Gluten Free Beer Labeling Guidelines

TTB Labeling Guidelines

 

In a recent ruling by the TTB (Department of the Treasury: Alcohol and Tobacco Tax and Trade Bureau), a definition has been outlined for what can be labeled as gluten free when it comes to alcohol.  This ruling of course covers what can be labeled as a gluten free beer.  Per the TTB guidelines, only alcohol made with non-gluten containing ingredients can be labeled gluten free.  This ruling will have an affect on several gluten free beer brewers such as Estrella Damm Daura and the new Widmer Brothers Omission beer.  Although the Omission beers are great beers and beer that anyone, gluten free or not, can and would drink; they can no longer be labeled as gluten free.  At the Gluten Free Beer Association, we are much more interested in finding a 0 ppm test then what the product is made from.  If you are truly Celiac, 1 ppm is 1 too many in our opinion and experience.  Here’s to a good beer that doesn’t make us sick!
Cheers!

{ 4 comments… read them below or add one }

Sarah June 24, 2012 at 11:06 pm

You are wrong. As a celiac, I would NOT drink this beer. In fact Estrella has made me sick. Recent studies have shown that current testing methods underestimate hydrolyzed barley.

Joey June 25, 2012 at 1:16 am

My Dear Sarah,

This post is not about a specific beer but rather the ability or not to label a beer as gluten free. If you have read our other posts, including the conclusion of this post, you would realize that the Gluten Free Beer Association does not condone even 1 ppm. Estrella Damm proudly labels their beer as 6 ppm far above what we would recommend to any Celiac but far below the EU standard and in line with the leaning of the FDA (much to our regret). It is not our place to tell folks what beers to drink or not drink, but we do say, even in this post, that we are looking for a test to prove 0 ppm. Until such a test for liquids is proved, we would not suggest that any beer be consumed with no regard to the gluten level, especially one that is made from a gluten containing grain. Again, I repeat my statement that I made in this and many other posts around the net, we believe 1 ppm to be 1 too many for a Celiac. Estrella Damm does not hide the gluten content of their product, they label it, if you chose to drink this beer with that knowledge, then you have learned the lesson that we have been preaching; 1 ppm is 1 too many.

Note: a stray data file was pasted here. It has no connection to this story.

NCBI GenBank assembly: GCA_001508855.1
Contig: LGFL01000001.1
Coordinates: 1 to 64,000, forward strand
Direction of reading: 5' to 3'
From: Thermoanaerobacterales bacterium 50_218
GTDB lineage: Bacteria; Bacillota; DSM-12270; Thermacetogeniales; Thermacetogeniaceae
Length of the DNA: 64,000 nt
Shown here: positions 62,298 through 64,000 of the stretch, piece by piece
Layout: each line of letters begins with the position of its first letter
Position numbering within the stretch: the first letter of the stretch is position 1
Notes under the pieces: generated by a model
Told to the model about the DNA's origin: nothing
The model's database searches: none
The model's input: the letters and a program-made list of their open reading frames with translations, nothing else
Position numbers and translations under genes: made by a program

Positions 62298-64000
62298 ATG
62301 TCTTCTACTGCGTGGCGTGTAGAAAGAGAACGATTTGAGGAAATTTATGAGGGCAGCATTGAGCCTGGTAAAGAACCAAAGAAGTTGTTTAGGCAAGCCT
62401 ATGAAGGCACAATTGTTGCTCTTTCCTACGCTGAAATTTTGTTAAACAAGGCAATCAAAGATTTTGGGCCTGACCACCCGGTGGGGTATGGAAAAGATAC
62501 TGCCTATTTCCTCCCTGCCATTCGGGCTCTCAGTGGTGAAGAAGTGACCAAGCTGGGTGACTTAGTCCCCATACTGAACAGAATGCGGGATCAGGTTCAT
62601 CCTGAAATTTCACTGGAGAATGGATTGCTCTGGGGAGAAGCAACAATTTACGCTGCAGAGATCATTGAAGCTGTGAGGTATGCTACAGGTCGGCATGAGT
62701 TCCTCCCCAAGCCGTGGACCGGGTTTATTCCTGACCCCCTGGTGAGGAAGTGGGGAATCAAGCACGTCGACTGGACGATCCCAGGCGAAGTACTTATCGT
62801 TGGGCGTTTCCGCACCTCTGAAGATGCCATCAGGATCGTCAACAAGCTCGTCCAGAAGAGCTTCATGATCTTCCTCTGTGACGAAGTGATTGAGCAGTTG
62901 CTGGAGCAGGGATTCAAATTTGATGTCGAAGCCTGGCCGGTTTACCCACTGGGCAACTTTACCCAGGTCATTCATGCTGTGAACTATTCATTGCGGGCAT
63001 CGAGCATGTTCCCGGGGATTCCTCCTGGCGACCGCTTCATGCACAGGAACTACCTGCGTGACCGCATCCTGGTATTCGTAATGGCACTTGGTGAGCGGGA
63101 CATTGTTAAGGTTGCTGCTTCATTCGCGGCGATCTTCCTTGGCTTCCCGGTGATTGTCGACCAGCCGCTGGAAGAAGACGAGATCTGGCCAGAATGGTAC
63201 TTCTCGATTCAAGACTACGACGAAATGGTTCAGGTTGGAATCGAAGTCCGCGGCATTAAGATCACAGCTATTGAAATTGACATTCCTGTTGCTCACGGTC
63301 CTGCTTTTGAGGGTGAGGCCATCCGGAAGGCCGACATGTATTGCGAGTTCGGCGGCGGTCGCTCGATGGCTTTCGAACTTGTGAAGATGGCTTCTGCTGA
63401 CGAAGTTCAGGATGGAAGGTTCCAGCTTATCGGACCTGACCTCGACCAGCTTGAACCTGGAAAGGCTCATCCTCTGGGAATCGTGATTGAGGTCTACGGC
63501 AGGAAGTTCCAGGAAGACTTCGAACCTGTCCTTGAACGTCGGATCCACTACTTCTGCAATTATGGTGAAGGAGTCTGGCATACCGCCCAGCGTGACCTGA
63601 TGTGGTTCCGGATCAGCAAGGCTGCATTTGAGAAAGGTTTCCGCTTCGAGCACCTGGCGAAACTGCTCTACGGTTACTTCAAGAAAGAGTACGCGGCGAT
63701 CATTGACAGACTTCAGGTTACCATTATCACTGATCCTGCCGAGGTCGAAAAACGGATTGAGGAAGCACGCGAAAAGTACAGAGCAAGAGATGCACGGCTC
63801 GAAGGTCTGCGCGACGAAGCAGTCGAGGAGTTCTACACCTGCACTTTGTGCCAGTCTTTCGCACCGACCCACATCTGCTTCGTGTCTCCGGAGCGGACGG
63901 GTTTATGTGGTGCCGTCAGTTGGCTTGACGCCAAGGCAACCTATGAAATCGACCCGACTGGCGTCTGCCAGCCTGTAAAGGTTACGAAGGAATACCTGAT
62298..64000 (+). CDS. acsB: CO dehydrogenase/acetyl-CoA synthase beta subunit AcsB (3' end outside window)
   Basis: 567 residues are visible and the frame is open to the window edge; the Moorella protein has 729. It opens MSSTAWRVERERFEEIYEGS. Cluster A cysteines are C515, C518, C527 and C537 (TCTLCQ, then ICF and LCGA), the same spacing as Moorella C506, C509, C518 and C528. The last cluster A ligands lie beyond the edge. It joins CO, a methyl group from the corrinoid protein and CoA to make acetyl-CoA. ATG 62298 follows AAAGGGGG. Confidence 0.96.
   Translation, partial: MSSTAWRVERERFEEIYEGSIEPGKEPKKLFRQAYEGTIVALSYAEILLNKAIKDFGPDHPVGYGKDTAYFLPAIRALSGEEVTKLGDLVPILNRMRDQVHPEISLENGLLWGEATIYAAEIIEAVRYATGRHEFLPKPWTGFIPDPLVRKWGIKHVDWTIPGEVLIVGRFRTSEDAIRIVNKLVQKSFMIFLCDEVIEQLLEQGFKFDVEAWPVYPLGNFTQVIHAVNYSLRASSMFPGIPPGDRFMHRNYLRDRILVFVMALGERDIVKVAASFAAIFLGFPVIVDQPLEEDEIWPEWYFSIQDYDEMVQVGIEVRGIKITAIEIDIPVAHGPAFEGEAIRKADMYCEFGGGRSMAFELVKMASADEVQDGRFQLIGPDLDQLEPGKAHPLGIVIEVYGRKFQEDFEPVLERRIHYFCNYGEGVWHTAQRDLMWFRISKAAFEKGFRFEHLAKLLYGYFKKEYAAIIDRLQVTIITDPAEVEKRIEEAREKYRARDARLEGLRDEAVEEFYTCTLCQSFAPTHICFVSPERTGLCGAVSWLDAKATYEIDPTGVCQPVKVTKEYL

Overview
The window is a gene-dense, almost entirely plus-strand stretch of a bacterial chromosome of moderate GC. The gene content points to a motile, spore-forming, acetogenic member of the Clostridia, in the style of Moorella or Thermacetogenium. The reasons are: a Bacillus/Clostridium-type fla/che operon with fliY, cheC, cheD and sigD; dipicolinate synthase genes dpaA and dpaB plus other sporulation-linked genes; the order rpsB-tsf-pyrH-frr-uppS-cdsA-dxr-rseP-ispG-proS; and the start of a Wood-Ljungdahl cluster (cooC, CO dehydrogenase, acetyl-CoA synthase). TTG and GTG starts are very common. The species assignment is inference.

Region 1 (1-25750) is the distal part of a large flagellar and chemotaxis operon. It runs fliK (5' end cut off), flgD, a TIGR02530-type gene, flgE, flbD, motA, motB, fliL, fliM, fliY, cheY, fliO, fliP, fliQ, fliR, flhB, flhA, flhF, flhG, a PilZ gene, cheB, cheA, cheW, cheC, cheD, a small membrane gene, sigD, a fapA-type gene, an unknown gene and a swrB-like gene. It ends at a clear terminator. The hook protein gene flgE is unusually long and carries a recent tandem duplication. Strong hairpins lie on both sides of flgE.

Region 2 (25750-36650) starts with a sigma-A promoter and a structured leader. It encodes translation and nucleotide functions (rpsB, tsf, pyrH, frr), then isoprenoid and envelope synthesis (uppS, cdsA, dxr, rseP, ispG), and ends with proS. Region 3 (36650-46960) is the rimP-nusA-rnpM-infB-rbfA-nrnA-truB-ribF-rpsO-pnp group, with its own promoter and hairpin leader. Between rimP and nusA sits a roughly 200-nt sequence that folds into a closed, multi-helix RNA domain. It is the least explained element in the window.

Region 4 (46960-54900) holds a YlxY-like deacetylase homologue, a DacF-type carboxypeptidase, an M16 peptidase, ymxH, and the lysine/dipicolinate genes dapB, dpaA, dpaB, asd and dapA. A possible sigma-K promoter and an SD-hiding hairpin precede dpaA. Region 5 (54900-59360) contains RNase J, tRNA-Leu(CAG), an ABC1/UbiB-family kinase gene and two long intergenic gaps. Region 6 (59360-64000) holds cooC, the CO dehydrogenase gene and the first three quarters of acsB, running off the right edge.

By the way, the tests that you refer to have not been substantiated as of yet but we have high hopes that they will be. Currently, that is the only hope of a 0 ppm test that the Association is aware of. If someone knows of other trails being done on other tests, we would love to hear about it. 🙂

Peter Olins October 29, 2012 at 5:42 pm

Hi Joey,
I have reviewed some of the challenges in measuring gluten in beer, and more importantly, the issue of safety:
Is “gluten-free” beer made with barley malt safe for celiacs?
http://goo.gl/yqdp7

I’m not sure that I can support your ideal of “0 ppm”, since it is impossible to measure “nothing”. Current assays have a limit of detection of a few ppm, and developing anything more sensitive may be hard (but not inconceivable). I also think that “ppm” is a red herring, since it measures concentration, not amount, and it’s reasonable to assume that the toxicity of gluten is proportional to the total amount consumed. For example, a few dashes of a spice that may contain some wheat could be a lot safer than consuming substantial quantities of a low-gluten beer (not an unusual occurrence!).

Joey October 29, 2012 at 8:43 pm

Hi Dr. Peter,

You are right and I should rephrase in future. We are hopeful of an assay that will show 0 gluten present as opposed to proving 0 ppm though the outcome will be the same. 🙂 Our concern, like yours, is for the safety of the Celiac and Gluten Sensitive community so whether it is 0 ppm or somehow tested to be safe and non-reactive for Celiacs we will be happy. At the end of the day, it is the bodies Celiac reaction, whether we recognize the reaction or it is just internally harmful, that we all want to avoid.

Thank you for your comments and your article. 🙂

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